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Substantial reform of EU merger control on the cards

On 9 July 2014, the European Commission published a White Paper setting out proposals to amend the EU merger control system. The proposed reform of the system is the most significant in the last 10 years and could have an impact on many corporate transactions.

The proposals

The proposals deal with the following:

  • the expansion of the Commission’s powers to review the acquisition of non-controlling minority shareholdings;
  • the streamlining of the case referral system between the Commission and the EU Member States; and
  • measures aimed at simplifying merger procedures, including amending the EU Merger Regulation so that extra-EEA joint ventures do not require notification, and the introduction o [...]
Polish revolution – far reaching changes to Polish competition law. Part 1 – fines for individuals

On 10 June 2014, the Polish Parliament adopted a significant set of amendments to the Polish Competition Law Act (the “Act”). Having received Presidential approval on 30 June 2014, the amended Act is now waiting for publication. The changes are expected to come into force relatively soon. The amendments will take effect 6 months after publication, which means that the new law will come into force at the beginning of 2015.
In this and subsequent posts, I would like to briefly analyze some of the most important changes, starting with the change that has been particularly hotly debated i.e. the introduction of the possibility to impose fines on individuals who manage undertakings which ent [...]



With the exception of hard-core cartel conduct such as price-fixing and bid-rigging, Canadian competition law has de-emphasized in recent years the importance of pricing conduct as a source of anti-competitive harm. Thus, although the Canadian Competition Act historically contained a variety of criminal offences targeted at pricing conduct – price discrimination, predatory pricing, geographic price discrimination, promotional allowances, and price maintenance – it was only the latter offence that attracted any material enforcement activity. The other pricing offences, although formally “on the books”, were rarely prosecuted, if at all.

It is not surprising, therefore, that [...]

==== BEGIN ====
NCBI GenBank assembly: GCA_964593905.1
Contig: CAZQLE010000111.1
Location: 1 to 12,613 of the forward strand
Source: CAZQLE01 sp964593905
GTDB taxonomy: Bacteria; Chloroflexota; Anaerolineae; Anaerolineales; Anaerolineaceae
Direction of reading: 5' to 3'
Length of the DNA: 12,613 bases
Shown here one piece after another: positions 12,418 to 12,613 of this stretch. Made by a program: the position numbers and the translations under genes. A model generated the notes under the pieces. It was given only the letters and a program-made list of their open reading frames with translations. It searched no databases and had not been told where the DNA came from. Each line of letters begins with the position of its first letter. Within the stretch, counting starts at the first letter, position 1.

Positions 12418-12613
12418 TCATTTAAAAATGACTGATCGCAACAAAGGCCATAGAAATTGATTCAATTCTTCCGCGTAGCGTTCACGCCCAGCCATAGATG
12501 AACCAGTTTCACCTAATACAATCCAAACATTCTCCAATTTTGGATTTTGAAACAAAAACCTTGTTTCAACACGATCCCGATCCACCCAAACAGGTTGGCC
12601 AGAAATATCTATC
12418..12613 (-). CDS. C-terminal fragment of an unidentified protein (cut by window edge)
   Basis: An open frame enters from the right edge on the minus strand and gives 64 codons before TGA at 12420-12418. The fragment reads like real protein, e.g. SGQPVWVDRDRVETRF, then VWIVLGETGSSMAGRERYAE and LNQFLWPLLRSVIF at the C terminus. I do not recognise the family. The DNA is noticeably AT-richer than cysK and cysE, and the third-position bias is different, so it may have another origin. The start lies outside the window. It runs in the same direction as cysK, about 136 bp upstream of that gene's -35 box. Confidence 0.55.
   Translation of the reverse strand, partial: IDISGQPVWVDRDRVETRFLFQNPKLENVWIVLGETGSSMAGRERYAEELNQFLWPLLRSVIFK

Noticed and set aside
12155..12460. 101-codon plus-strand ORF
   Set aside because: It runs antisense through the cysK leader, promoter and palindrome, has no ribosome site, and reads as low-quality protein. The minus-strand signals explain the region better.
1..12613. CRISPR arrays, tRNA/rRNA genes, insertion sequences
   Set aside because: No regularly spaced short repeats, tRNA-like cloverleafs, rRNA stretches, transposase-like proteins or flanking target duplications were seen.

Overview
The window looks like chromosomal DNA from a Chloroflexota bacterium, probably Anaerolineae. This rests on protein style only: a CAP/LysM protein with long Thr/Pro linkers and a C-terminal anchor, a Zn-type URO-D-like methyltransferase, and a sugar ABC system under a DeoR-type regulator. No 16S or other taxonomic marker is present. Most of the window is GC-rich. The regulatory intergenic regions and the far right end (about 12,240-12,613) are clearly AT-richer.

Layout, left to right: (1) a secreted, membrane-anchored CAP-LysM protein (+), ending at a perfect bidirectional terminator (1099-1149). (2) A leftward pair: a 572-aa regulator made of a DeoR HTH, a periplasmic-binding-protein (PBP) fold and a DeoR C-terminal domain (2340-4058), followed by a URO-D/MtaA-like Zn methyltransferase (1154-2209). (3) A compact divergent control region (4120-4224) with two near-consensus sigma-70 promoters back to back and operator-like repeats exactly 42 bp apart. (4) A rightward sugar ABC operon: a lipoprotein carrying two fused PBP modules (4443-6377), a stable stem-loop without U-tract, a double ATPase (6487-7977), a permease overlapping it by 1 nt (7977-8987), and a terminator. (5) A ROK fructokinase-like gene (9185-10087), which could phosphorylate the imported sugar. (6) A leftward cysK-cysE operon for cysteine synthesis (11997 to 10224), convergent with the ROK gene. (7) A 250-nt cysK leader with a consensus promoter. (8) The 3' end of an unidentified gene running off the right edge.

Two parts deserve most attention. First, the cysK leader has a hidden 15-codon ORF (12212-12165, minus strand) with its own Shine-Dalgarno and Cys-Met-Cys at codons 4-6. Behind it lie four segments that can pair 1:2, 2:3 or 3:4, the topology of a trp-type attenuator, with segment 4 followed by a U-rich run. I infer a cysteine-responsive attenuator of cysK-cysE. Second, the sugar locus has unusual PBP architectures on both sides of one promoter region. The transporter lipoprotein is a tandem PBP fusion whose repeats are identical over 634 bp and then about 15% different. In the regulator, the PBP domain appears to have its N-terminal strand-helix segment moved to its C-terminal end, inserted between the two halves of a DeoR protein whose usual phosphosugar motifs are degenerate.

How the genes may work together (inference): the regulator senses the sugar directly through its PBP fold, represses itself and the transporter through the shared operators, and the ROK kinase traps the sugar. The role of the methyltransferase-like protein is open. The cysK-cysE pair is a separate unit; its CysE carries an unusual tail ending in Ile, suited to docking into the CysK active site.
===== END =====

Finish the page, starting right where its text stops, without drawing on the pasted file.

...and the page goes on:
Face-off in the Grocery Aisle: Retailers and Suppliers Go Head-to-Head in Canada


Perhaps more than ever, tensions between suppliers and retailers have become the defining feature of the grocery industry worldwide. These tensions have also frequently formed the basis for interventions (or proposed interventions) by competition enforcement authorities in this sector.
Canada is no exception to this global trend. The Canadian retail grocery industry is intensely competitive, with retailers surviving on razor-thin margins. Not surprisingly, margins and pricing pressure at the retail level have led Canadian retailers to seek relief from suppliers. This has generated considerable tension and also provided the backdrop—or source—for calls for competition law [...]

The New Wave of Concentrations in the Telecommunications Sector: Merger Control Issues and Remedies


70th Lunch Talk of the Global Competition Law Center

Tuesday, July 15, 2014 from 12:00 PM to 2:00 PM

The New Wave of Concentrations in the Telecommunications Sector: Merger Control Issues and Remedies

Thomas WESSELY, Freshfields Bruckhaus Deringer

12:00 – 12:30: Sandwich lunch and socializing
12:30 – 13:30: Presentations and comments
13:45 – 14:00: Q&A

Location: The Hotel
38 Boulevard de Waterloo
1000 Brussels

For attending this event, please register HERE.

Recent cases for discussion:

M.7018 – Telefonica Deutschland/E-Plus
M.6992 – Hutchison 3G UK/Telefonica Ireland
M.6497 – Hutchison 3G Austria/Orange Austria

Greater scope for cartel damages recovery following the Court of Justice’s ruling that cartelists are liable for “umbrella” damages resulting from the higher prices paid to non-cartelists

Co-authored by Boris Bronfentrinker, Nicola Boyle and Tom Bolster, Hausfeld LLP

On 5 June 2014, the Court of Justice of the European Union (ECJ) clarified the full extent of cartel damages that can be recovered in Europe. The ECJ ruled that the civil liability of cartelists also extends to so-called “umbrella pricing”. This term describes pricing by non-cartelist companies, who set their own prices higher than they would otherwise have been able to do in a truly competitive market by relying on the cartelized overall higher market prices. This ruling confirms that any person may claim damages from cartelists for all the loss caused by that cartel, even if the loss arises from inflated p [...]

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